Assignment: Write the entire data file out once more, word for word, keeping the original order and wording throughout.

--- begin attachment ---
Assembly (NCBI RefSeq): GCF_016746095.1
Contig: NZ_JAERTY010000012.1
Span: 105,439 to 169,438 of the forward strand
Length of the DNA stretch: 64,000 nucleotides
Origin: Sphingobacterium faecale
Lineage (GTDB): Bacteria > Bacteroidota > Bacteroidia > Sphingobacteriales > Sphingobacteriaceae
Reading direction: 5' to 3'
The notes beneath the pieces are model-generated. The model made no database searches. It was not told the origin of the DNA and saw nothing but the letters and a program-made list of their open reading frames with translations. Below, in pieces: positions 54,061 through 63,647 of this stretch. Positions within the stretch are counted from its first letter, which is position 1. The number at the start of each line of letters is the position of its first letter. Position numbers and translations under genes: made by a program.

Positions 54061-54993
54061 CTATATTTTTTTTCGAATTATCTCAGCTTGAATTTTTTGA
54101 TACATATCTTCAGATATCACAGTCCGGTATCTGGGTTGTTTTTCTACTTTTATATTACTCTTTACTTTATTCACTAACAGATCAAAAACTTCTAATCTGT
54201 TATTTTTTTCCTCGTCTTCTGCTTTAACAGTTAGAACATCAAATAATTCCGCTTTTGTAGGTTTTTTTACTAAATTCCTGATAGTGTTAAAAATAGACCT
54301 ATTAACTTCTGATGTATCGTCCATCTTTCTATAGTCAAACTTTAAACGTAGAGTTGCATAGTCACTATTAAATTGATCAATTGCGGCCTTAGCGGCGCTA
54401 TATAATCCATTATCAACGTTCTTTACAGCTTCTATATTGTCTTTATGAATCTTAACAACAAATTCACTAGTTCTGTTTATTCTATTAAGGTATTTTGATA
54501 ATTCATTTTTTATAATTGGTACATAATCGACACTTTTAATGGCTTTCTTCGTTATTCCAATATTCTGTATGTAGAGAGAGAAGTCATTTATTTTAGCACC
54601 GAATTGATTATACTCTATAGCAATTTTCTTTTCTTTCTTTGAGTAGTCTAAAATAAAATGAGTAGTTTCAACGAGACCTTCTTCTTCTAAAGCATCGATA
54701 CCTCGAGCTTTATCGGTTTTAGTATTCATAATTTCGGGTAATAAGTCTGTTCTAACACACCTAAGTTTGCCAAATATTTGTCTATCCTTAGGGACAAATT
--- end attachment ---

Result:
Assembly (NCBI RefSeq): GCF_016746095.1
Contig: NZ_JAERTY010000012.1
Span: 105,439 to 169,438 of the forward strand
Length of the DNA stretch: 64,000 nucleotides
Origin: Sphingobacterium faecale
Lineage (GTDB): Bacteria > Bacteroidota > Bacteroidia > Sphingobacteriales > Sphingobacteriaceae
Reading direction: 5' to 3'
The notes beneath the pieces are model-generated. The model made no database searches. It was not told the origin of the DNA and saw nothing but the letters and a program-made list of their open reading frames with translations. Below, in pieces: positions 54,061 through 63,647 of this stretch. Positions within the stretch are counted from its first letter, which is position 1. The number at the start of each line of letters is the position of its first letter. Position numbers and translations under genes: made by a program.

Positions 54061-54993
54061 CTATATTTTTTTTCGAATTATCTCAGCTTGAATTTTTTGA
54101 TACATATCTTCAGATATCACAGTCCGGTATCTGGGTTGTTTTTCTACTTTTATATTACTCTTTACTTTATTCACTAACAGATCAAAAACTTCTAATCTGT
54201 TATTTTTTTCCTCGTCTTCTGCTTTAACAGTTAGAACATCAAATAATTCCGCTTTTGTAGGTTTTTTTACTAAATTCCTGATAGTGTTAAAAATAGACCT
54301 ATTAACTTCTGATGTATCGTCCATCTTTCTATAGTCAAACTTTAAACGTAGAGTTGCATAGTCACTATTAAATTGATCAATTGCGGCCTTAGCGGCGCTA
54401 TATAATCCATTATCAACGTTCTTTACAGCTTCTATATTGTCTTTATGAATCTTAACAACAAATTCACTAGTTCTGTTTATTCTATTAAGGTATTTTGATA
54501 ATTCATTTTTTATAATTGGTACATAATCGACACTTTTAATGGCTTTCTTCGTTATTCCAATATTCTGTATGTAGAGAGAGAAGTCATTTATTTTAGCACC
54601 GAATTGATTATACTCTATAGCAATTTTCTTTTCTTTCTTTGAGTAGTCTAAAATAAAATGAGTAGTTTCAACGAGACCTTCTTCTTCTAAAGCATCGATA
54701 CCTCGAGCTTTATCGGTTTTAGTATTCATAATTTCGGGTAATAAGTCTGTTCTAACACACCTAAGTTTGCCAAATATTTGTCTATCCTTAGGGACAAATT